Sunday, May 18, 2008

Passengers Safe Under New Airport Security Measures

HONOLULU -- (TYDN) Security officials on Sunday announced new anti-terrorism security measures for U.S.-based airports and passenger flights, standards the U.S. government said are likely to stave off a hijacking, bombing and "another September 11."

The measures, one of which require passengers to power on their laptop computers in front of Transportation Security Administration officials when travelers are at airport security checkpoints, is expected to dramatically reduce the number of bombs masquerading as computers.

"This new safety feature ensures the safety of our airlines and flights," said Michael Chertoff, the departing chief of the Department of Homeland Security. "Instead of these lethal explosives detonating at 30,000 feet and wreaking havoc in the skies, any explosion will occur in the airport, at the security checkpoint, hence ensuring the safety of fliers."

Another of the sweeping security measures are new rules forbidding large packages of lotions, liquids and gels. Instead, fliers can carry on 3.4-ounce packages of gels, lotions or liquids. The authorities suspect that such substances, when combined, can create explosive devices. Limiting their amount reduces the danger of a passenger concocting an explosive elixir at their seat or in the lavatory.

What's more, the potential explosive nature of the gels, lotions and liquids is neutralized when they are placed in a plastic sandwich bag, a new requirement hailed by security experts and Chertoff. "These bags, which can keep a sandwich safe, will also help us stave off another September. 11," said Chertoff, who was addressing reporters here at the Honolulu International Airport.

Brian McTernian, a security expert with GSML Security Pros, applauded the far-reaching, new security measures. While slicing his burrito with a plastic knife obtained from the La Cucaracha concession stand next to a Hawaiian Airlines gate inside the Honolulu airport, he applauded Chertoff's leadership.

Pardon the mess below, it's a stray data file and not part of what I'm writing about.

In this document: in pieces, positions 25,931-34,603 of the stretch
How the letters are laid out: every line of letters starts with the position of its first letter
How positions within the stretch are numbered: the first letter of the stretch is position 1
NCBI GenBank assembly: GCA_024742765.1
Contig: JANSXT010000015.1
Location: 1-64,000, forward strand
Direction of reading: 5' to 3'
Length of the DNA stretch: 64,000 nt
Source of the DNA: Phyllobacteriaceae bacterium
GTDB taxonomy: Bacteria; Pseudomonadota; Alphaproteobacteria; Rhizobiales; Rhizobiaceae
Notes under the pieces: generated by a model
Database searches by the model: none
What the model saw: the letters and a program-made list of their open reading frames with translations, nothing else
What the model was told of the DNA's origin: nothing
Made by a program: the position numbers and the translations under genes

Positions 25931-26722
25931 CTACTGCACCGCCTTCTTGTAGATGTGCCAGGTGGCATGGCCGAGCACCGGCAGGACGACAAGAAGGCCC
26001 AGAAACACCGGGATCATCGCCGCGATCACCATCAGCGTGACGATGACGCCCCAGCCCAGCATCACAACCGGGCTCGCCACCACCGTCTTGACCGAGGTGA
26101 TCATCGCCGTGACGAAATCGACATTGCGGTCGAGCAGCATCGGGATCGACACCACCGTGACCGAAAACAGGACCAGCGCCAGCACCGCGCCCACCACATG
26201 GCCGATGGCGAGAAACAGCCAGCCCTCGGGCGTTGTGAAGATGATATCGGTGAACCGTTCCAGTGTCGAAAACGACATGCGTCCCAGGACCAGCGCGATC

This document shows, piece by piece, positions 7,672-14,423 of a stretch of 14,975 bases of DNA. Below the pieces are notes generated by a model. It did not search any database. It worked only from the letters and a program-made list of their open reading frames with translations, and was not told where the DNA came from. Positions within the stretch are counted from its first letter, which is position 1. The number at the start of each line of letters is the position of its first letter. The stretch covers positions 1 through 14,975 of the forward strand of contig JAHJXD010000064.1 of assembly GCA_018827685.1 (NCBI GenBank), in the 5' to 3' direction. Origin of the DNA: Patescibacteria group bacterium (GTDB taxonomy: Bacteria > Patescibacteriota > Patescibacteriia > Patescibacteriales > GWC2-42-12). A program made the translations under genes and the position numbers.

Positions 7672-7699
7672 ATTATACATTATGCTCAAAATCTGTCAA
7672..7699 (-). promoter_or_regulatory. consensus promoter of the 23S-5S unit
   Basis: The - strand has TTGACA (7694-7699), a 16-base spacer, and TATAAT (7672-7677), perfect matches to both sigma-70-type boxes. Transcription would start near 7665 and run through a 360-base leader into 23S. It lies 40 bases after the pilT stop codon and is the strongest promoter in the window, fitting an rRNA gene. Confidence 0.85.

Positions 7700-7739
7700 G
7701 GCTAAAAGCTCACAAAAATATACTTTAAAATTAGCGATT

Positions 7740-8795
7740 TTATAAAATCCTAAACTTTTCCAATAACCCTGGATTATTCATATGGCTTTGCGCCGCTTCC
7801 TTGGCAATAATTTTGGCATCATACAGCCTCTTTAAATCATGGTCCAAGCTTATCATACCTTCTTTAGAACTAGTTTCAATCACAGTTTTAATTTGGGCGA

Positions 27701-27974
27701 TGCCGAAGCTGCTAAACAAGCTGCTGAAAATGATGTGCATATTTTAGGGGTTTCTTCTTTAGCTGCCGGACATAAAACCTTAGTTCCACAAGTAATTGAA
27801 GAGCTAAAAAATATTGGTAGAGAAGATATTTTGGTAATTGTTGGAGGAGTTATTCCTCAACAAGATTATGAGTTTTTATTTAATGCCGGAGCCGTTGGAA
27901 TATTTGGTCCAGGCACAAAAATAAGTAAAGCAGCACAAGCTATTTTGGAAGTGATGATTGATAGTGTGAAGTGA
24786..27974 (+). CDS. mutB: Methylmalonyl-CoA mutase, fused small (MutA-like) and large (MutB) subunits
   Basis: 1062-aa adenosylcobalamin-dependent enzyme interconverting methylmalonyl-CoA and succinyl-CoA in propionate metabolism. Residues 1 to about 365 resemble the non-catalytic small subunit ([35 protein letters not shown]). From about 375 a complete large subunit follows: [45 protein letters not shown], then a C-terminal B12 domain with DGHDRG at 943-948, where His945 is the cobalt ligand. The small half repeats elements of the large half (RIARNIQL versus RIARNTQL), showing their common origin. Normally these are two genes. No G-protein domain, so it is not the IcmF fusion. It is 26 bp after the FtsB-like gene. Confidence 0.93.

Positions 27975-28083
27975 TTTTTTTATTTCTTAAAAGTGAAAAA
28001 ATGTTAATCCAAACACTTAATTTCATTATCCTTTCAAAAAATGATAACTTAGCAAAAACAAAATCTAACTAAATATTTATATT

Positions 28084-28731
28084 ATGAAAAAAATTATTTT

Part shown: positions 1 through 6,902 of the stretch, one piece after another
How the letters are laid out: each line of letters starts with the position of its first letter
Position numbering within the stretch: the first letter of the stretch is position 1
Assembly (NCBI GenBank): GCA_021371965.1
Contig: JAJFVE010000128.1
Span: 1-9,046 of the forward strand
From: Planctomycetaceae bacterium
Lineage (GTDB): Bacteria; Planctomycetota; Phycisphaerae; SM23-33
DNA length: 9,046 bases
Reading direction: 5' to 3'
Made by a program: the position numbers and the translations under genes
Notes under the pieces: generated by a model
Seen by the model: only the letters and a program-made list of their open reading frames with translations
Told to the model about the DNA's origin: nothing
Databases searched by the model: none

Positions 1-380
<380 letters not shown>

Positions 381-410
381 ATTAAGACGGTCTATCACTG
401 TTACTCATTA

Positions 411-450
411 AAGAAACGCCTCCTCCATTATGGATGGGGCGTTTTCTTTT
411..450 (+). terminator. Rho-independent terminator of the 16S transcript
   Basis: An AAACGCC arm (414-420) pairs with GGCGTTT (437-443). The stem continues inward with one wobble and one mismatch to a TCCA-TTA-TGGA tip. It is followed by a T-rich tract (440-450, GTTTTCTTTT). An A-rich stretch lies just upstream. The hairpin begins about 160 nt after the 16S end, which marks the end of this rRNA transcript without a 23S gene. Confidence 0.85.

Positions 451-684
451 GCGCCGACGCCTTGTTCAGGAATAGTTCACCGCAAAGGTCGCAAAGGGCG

"We think this should prompt resurgence in the ailing airline industry," McTernian said. "People have been staying away from flying, thinking it was too dangerous."

Other security experts said the new measures will compliment others adopted immediately following the Sept. 11, 2001 terror attacks. Industry insiders suggest that as many as 29.3 hijackings have been avoided under guidelines requiring airline bag and passenger checkers to ask fliers whether they have planted a bomb in their luggage or in somebody else's luggage.

Other safety features, including demanding fliers to show their identification perhaps dozens of times upon entering the airport, has stopped as many as 45.7 hijackings, the government said.

Having to display your driver's license or passport to the bag checker, the TSA official at the back of the line at the security checkpoint, then show it again to the official right before you go through the metal detector and again to another official right afterward "is a genius safety measure," said security expert Hans Blixson, of Craft Screening Systems.

"And showing your ID again when you get your boarding pass and again when you board, this prevents somebody from changing their identity at the airport, and hence keeps fliers safer," Blixson said.

But another security expert, Jamison Turkoff, said the ID program is not 100 percent effective. "We've seen a few instances upon which hijackers have smuggled identification-making equipment into the airport and have changed their identities," said Turkoff, president of the airport screening manufacturing firm, Safety First. "The only way to stop this is to perform full cavity searches. We might as well start them now, rather than wait until it's too late."

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